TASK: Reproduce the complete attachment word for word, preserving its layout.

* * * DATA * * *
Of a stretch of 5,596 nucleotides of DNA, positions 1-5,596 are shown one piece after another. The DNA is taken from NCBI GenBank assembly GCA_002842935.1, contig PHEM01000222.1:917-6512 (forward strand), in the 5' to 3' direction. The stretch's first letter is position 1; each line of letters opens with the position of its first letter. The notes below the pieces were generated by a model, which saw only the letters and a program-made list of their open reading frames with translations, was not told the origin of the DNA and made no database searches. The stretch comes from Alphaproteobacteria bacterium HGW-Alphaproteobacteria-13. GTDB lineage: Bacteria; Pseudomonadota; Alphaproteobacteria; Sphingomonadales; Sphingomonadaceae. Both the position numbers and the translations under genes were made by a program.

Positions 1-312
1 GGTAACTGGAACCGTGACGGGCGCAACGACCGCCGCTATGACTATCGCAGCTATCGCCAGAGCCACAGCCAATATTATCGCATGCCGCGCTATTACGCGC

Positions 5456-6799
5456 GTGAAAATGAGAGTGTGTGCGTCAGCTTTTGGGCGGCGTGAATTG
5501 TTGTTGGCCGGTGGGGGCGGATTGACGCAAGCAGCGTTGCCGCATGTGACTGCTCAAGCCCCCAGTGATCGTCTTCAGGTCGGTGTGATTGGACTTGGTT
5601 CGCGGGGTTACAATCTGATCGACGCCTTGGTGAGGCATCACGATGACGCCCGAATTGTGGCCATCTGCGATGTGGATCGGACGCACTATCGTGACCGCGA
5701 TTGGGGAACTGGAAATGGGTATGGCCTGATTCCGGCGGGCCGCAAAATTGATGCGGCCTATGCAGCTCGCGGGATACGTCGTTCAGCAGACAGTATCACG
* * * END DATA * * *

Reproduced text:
Of a stretch of 5,596 nucleotides of DNA, positions 1-5,596 are shown one piece after another. The DNA is taken from NCBI GenBank assembly GCA_002842935.1, contig PHEM01000222.1:917-6512 (forward strand), in the 5' to 3' direction. The stretch's first letter is position 1; each line of letters opens with the position of its first letter. The notes below the pieces were generated by a model, which saw only the letters and a program-made list of their open reading frames with translations, was not told the origin of the DNA and made no database searches. The stretch comes from Alphaproteobacteria bacterium HGW-Alphaproteobacteria-13. GTDB lineage: Bacteria; Pseudomonadota; Alphaproteobacteria; Sphingomonadales; Sphingomonadaceae. Both the position numbers and the translations under genes were made by a program.

Positions 1-312
1 GGTAACTGGAACCGTGACGGGCGCAACGACCGCCGCTATGACTATCGCAGCTATCGCCAGAGCCACAGCCAATATTATCGCATGCCGCGCTATTACGCGC

Positions 5456-6799
5456 GTGAAAATGAGAGTGTGTGCGTCAGCTTTTGGGCGGCGTGAATTG
5501 TTGTTGGCCGGTGGGGGCGGATTGACGCAAGCAGCGTTGCCGCATGTGACTGCTCAAGCCCCCAGTGATCGTCTTCAGGTCGGTGTGATTGGACTTGGTT
5601 CGCGGGGTTACAATCTGATCGACGCCTTGGTGAGGCATCACGATGACGCCCGAATTGTGGCCATCTGCGATGTGGATCGGACGCACTATCGTGACCGCGA
5701 TTGGGGAACTGGAAATGGGTATGGCCTGATTCCGGCGGGCCGCAAAATTGATGCGGCCTATGCAGCTCGCGGGATACGTCGTTCAGCAGACAGTATCACG